3 Marketing Strategies to Keep Your Brand Relevant During a Crisis

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Even in more predictable times than our COVID-19 world, brand relevance is a constant challenge. To be relevant is to be flexible and up-to-date. It means keeping up with trends that relate to your services and your audience. Essential to all marketing strategies is a willingness to take on the next new challenge, all the while listening to the shifting demands of your core customers. This means never being satisfied with taking the same approach you took last year, or even last quarter. In fact, in the face of a global crisis with COVID-19, portions of your brand marketing strategy may even shift from week to week.

If your business isn’t on the front lines of healthcare or medicine — running a hospital, manufacturing PPE, testing vaccines, even pivoting from a distillery to a hand-sanitizer production facility — you may be questioning how to stay relevant right now. You may even wonder if audiences want to hear from you at all mid-crisis. 

But opportunities abound to reach them now, if done correctly. For example, 63% of surveyed Americans who say they miss going out to bars and restaurants are also “extremely worried” about the idea of returning to those establishments. This is a major opportunity to create reassuring narratives in food-service marketing

No matter your industry, audiences right now need you to be open, transparent, and most of all, authentic. Churning out generic messaging to anyone who’ll listen won’t help, and could actually damage your brand reputation.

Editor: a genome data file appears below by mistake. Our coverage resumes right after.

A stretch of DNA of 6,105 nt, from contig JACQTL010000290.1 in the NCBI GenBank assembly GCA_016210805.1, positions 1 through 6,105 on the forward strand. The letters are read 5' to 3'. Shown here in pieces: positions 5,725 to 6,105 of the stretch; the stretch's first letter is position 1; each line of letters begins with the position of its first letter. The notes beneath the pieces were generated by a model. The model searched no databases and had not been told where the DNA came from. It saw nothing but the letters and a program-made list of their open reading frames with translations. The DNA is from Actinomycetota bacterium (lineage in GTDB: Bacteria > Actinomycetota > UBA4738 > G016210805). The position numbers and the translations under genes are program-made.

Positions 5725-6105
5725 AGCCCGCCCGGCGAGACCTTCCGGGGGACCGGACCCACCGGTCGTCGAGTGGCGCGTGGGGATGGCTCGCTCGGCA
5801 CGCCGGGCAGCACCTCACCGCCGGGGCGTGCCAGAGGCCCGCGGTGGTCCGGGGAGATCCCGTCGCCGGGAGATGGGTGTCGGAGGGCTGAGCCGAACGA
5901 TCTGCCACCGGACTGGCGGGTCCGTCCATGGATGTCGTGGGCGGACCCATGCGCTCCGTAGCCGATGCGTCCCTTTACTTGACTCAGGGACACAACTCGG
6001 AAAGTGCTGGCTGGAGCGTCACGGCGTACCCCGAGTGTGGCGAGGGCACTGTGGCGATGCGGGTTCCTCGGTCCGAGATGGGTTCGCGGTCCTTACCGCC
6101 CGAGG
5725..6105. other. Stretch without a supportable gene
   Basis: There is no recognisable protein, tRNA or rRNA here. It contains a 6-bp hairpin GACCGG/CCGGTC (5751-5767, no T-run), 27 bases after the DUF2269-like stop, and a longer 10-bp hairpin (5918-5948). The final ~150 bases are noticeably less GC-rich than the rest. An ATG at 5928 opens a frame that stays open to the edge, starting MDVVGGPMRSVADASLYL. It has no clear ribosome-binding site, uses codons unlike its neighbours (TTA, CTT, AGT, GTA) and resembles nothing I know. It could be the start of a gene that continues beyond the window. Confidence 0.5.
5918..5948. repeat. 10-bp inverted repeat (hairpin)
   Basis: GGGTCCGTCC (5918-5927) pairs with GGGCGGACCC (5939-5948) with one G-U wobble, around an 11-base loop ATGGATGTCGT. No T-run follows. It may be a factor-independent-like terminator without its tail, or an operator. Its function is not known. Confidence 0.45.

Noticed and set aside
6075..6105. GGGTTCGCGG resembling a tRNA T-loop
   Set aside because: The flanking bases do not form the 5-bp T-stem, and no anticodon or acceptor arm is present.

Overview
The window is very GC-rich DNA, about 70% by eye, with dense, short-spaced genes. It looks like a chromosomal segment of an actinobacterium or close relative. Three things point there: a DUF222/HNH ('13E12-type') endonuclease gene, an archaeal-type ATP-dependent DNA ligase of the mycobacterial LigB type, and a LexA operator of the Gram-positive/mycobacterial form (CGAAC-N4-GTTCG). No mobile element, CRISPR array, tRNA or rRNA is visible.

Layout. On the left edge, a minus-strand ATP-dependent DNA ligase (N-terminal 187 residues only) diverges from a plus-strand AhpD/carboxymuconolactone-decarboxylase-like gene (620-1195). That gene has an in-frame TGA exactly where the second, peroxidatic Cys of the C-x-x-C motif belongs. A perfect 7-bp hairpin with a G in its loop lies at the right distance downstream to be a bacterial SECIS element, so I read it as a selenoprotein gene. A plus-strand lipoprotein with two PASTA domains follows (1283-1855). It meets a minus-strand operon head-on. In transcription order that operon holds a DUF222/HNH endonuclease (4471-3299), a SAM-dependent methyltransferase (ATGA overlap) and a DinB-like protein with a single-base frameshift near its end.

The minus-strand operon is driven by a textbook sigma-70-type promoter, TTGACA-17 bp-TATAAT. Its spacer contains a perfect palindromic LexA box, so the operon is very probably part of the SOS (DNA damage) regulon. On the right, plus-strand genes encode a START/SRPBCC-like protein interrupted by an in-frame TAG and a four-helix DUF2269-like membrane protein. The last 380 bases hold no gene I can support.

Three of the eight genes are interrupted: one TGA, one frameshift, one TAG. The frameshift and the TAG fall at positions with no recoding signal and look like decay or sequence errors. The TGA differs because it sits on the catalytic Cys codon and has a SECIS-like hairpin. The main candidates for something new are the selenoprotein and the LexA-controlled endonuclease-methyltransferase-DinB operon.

With that in mind, here are 3 key marketing strategies for keeping your brand relevant, even in the face of a global crisis. 

1. Don’t Assume How Your Audience Feels Right Now — Check In

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There are a number of ways to keep abreast of the needs and sentiments of your audience. Brand tracking is one of the most effective. It reveals how your marketing efforts are performing, and can help you keep up with the performance of your competitors as well. It also helps measure the behaviors and attitudes of your core customers. These insights are essential for understanding where your brand fits into your industry and into the lives of your audiences. And especially in times of crisis, they can show you how the wants and needs of your core customers are changing.

If you have brand tracking in place already, evaluate your messaging and marketing strategy to ensure it reflects any changes that may impact your industry (such as appointment-only visits, social distancing, temporary closures or modifications to the customer experience). If not, consider building surveys, amping up your social media-engagement, and other tactics to encourage buyers to interact with you now. This gives you valuable information into their most pressing wants and needs.

2. Stay Current with News of the Crisis

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Generating unique insights about your core customers is the first step to making sure your marketing efforts aren’t tone-deaf in the context of a crisis. But you should also combine these insights with what we know about the overall impacts of COVID-19, stay-at-home orders, essential business operations, and more.